ANCHORAGE - State officials are hoping to avoid a shutdown of the Flint Hills Resources refinery in North Pole.
If the refinery was to shut down, it could impact the Anchorage economy, as well as the Ted Stevens Anchorage International Airport and the Alaska Railroad.
Flint Hills is owned by Kansas-based Koch Industries Inc. The company says the refinery near Fairbanks is struggling to make money because of last year's record high prices for crude oil.
The refinery started up in 1977, the same year the nearby trans-Alaska oil pipeline began carrying Prudhoe Bay crude oil. It uses a spur line to tap the pipeline for crude that's cooked into finished products, such as jet fuel, heating fuel and gasoline.
Flint Hills buys the oil at market rates, plus a premium of more than $1 a barrel, from the state, which receives a royalty share of North Slope production.
Koch spokeswoman Katie Stavinoha said one option is converting the receiving station to distribute but not make fuels. Last year, the company also mentioned possibly upgrading the refinery, but such an investment has now been deemed "not economically justified," she said.
In the meantime, the company is looking for a buyer.
Nearly every day, a train hauling mostly jet fuel makes the run from North Pole to Anchorage. These fuel shipments are vital business for the railroad, generating $41 million, or 36 percent of its combined freight and passenger revenue in 2007.
The Anchorage airport also is one of the world's busiest pit stops for cargo jets. Aircraft last year used 864 million gallons of jet fuel. The Flint Hills refinery makes roughly 60 percent of the jet fuel pumped at the airport, state officials say.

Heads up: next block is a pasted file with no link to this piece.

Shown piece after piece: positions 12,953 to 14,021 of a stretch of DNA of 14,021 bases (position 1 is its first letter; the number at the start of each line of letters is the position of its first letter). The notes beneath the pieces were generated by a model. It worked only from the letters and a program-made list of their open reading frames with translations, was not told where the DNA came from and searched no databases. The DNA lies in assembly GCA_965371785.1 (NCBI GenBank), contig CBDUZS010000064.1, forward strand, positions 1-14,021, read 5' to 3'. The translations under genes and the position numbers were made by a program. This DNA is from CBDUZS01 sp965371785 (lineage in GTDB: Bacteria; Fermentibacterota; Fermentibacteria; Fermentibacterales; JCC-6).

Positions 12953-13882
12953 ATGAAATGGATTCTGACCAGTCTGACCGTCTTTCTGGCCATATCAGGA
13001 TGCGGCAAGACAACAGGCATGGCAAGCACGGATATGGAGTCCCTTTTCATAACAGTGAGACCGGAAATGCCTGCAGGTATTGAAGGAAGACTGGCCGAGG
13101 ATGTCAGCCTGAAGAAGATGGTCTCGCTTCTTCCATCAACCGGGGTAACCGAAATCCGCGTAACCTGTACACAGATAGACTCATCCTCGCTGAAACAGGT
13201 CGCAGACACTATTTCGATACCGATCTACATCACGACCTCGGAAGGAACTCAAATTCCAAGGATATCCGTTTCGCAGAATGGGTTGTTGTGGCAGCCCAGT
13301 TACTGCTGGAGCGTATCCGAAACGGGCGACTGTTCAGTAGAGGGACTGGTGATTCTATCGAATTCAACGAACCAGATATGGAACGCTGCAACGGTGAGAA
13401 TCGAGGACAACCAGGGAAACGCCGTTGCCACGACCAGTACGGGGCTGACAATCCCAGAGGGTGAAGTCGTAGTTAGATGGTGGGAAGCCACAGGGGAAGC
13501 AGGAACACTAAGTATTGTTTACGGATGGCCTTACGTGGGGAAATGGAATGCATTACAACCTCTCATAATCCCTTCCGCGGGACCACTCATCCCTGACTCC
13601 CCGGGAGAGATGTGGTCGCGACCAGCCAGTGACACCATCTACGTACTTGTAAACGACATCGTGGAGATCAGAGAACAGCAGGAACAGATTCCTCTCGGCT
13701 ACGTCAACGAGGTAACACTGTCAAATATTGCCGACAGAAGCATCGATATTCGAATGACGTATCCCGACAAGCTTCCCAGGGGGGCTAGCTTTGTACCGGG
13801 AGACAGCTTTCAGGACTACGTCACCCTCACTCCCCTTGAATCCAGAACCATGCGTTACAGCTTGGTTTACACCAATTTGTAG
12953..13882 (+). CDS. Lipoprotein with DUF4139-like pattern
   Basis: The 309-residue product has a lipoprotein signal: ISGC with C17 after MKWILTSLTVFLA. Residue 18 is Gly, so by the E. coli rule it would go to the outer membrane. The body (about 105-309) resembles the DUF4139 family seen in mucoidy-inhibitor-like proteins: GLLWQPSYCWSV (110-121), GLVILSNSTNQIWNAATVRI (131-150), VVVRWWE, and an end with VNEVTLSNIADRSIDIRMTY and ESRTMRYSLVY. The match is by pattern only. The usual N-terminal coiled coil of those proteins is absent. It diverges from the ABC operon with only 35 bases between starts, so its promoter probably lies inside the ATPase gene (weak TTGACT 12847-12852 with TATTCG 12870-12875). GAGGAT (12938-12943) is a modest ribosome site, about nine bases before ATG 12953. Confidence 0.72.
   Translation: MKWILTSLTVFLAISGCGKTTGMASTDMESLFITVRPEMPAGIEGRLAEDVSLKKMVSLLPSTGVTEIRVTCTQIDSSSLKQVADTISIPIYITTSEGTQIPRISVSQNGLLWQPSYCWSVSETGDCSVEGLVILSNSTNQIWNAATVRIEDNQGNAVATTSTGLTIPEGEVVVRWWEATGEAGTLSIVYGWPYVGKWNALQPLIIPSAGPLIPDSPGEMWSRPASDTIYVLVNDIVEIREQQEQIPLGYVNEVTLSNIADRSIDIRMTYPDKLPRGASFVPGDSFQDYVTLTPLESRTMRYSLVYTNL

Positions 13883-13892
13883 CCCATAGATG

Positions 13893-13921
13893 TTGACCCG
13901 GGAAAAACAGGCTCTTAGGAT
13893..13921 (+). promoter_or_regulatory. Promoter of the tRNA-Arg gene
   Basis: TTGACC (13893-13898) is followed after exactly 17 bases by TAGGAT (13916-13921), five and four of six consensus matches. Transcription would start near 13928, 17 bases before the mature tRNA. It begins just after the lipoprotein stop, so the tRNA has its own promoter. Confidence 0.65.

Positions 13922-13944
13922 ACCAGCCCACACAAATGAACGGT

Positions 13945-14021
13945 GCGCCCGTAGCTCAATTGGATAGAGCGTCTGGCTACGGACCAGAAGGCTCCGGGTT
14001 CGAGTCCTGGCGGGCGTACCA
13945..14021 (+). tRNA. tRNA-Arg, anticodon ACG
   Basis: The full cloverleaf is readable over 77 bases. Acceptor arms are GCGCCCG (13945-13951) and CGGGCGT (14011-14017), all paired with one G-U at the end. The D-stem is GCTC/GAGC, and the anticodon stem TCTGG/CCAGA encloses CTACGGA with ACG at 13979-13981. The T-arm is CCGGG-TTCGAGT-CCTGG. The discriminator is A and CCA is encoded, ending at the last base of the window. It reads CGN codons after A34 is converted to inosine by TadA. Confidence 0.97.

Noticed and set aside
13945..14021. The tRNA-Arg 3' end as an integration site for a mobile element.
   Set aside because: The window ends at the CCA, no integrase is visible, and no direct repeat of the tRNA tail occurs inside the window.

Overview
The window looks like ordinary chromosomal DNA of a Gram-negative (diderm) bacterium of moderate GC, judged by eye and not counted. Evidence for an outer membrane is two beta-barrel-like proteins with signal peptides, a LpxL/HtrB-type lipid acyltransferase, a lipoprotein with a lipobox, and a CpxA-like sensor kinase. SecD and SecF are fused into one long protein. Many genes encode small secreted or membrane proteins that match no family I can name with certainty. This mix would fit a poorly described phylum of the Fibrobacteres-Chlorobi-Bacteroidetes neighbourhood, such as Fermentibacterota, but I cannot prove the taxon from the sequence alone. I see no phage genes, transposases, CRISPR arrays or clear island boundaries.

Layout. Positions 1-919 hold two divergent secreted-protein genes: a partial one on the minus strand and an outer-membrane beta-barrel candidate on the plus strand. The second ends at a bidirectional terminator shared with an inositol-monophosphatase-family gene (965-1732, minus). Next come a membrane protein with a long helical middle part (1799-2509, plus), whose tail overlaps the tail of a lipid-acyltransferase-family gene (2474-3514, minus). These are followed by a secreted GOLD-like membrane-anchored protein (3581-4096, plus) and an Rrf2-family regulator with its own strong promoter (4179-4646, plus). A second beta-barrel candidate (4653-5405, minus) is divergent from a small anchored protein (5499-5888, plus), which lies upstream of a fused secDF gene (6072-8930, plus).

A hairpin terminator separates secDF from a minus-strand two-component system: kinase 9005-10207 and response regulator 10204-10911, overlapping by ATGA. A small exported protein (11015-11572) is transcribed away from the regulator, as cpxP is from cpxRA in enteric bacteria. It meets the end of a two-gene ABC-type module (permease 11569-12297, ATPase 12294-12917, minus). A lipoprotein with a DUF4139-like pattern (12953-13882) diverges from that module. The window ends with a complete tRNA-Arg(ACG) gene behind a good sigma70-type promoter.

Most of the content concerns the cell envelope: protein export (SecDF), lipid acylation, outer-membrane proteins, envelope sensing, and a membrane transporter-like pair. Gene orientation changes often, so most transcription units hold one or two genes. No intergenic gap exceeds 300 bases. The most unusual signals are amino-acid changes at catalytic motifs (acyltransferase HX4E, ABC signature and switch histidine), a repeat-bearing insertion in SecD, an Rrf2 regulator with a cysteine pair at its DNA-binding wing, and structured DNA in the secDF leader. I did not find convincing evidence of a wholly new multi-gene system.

If the refinery were to cease production, the Alaska Railroad couldn't run as many trains, would have to cut its payroll dramatically, and would need to raise rates for moving passengers and other freight such as coal and gravel, said railroad board chairman John Binkley.
State officials say at the airport, fuel sellers likely would have to ship in more fuel from Outside suppliers, which could push up prices and make Anchorage less attractive as a stop for international air cargo carriers.
Gov. Sarah Palin announced in December that the state had launched a "cooperative effort" to help Flint Hills. A news release from her office suggested the refinery could end up as part of the Alaska Railroad, a state-owned corporation.
Binkley said later in the month that the railroad does not want to be in the refinery business.
One way the state could help Flint Hills would be to lower the sales price of its royalty oil. But Kevin Banks, the state's oil and gas director, said the courts have held the state can't give select companies a "sweetheart deal" on state resources.
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